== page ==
In the old days, there were blue-collar workers and white-collar workers. These days, there are white-, blue-, green-, gold-, pink- and gray-collared workers, too. (Seriously.)
The problem with these classifications is that not only are they based on stereotypes but for the most part, they're inaccurate. Pink-collar workers, for example, supposedly work in jobs that have traditionally been considered female, like hairdressers, nannies and nurses. One can argue, however, that a significant percentage of these jobs are also occupied by men in today's work force. Gray collar allegedly classifies workers who work beyond typical retirement age (an allusion to gray hair?) and gold-collar workers are apparently young, low-wage employees who spend most of their paycheck on luxury items.
While today's labor force is a far cry from the segregated one that existed in the first half of the 20th century, worker classifications still exist. Perhaps the worst typecast group is blue-collar workers, often assumed to have poor education and minimal capabilities. In reality, these physically demanding jobs actually require extensive training and certifications and usually involve work that no one wants to do themselves.
Here are 10 blue-collar jobs that are following the ways of the world as technology, the environment and the population rapidly changes. These labor-intensive jobs offer decent (though not the highest) pay and job growth through 2016, according to the Bureau of Labor Statistics. Some of them you might not have heard of -- but when you read the job requirements, you'll realize how often you utilize their work.
Many homeowners can't find time to take care of their lawns and also desire to entertain outdoors in an attractive setting. Hence, groundskeeping workers remain vital to our work force. Salary: $10.22/hour; $21,260/year
If you tried to lift or install the new 60-inch flat-screen TV you just purchased, you know it's not easy. Plus, such equipment isn't cheap, so buyers are willing to spend the extra money to have it professionally delivered and installed, or to get it fixed when it goes on the fritz. Salary: $14.42/hour; $29,980/year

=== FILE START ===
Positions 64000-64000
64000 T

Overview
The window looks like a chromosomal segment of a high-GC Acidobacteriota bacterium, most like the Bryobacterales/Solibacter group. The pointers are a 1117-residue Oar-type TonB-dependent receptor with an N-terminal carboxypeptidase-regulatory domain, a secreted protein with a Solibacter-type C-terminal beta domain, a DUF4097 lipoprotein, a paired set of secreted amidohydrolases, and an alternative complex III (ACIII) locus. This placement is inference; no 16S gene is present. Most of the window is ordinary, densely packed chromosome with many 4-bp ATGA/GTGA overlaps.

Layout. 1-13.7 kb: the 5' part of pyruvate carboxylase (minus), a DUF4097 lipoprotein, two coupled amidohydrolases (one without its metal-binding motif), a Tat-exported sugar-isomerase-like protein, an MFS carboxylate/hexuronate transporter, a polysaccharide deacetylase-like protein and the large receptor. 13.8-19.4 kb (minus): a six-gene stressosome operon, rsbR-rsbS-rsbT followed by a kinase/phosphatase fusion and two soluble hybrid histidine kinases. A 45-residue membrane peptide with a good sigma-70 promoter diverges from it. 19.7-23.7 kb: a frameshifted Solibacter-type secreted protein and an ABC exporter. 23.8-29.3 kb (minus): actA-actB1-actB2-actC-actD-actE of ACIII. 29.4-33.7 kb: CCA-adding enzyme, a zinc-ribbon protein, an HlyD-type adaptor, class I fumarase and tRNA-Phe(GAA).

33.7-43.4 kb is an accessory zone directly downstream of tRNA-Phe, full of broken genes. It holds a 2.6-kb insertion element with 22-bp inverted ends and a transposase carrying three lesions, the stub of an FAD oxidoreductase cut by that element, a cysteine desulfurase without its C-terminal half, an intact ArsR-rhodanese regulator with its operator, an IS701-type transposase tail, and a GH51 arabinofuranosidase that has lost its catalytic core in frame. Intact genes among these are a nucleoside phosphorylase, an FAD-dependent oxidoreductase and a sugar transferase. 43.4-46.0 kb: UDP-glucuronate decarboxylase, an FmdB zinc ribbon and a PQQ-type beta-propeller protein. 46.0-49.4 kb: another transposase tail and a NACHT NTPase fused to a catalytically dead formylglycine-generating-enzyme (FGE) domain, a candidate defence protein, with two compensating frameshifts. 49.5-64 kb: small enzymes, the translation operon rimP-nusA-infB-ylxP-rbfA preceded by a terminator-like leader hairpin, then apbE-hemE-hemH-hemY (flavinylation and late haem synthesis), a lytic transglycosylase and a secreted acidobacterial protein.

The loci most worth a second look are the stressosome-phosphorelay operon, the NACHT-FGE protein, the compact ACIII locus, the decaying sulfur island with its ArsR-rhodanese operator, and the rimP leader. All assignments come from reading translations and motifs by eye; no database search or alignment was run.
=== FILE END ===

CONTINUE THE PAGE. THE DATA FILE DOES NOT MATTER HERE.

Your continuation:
Terrazzo worker and finisher
As people become as concerned with image as function, terrazzo finishers will continue applying decorative and attractive finishes to hallways, patios, floors and panels in households around the world. Salary: $15.21/hour; $31,630/year
Roads require constant maintenance, conforming to safety standards or repairing damaged roadways. Since cars don't seem like they'll fly anytime soon, maintenance workers will be around for a while. Salary: $15.67/hour; $32,600/year
Though there was a 2.6 percent decrease in property crime in the first six months of 2007, according to the FBI, robbery, burglary and larceny-theft still pose a threat. To continue fighting crime, security and fire systems installers will work to ensure people feel safe in their homes. Salary: $16.73/hour; $34,810/year
Computers and office equipment are vital to the day-to-day activities in both business and home, like the convenience of banking and bill-paying online. These machines always need to be up and running and we need professional repairmen to make sure they are. Salary: $17.54/hour; $36,480/year
Along with the population, businesses are growing, too. Tile and marble are becoming more popular for use in shopping malls, hospitals, schools and restaurants. These, along with other nontraditional housing materials, are also popular in homes nationwide. Salary: $17.59/hour; $36,590/year
Environmental concerns continue as both people and companies strive to "go green." For many, this means installing new, energy-saving heating and cooling systems in their homes and offices. Those who already have such machines require them to operate at the highest efficiency, which means professionally maintaining them. Salary: $18.44/hour; $38,360/year
Similar to people, structures get older. As they do, buildings, bridges, power plants and highways need to be rehabbed, repaired, replaced or maintained and these are the people who will do it. Salary: $19.46/hour; $40,480/year
With our ever-growing population and the strong push to improve the environment, public transportation like subways, street cars and light rails will become more prevalent in the next few years. Salary: $23.55/hour; $48,980/year
*Salaries and figures based on median annual/hourly earnings, according to the BLS.
Rachel Zupek is a writer and blogger for CareerBuilder.com. She researches and writes about job search strategy, career management, hiring trends and workplace issues.
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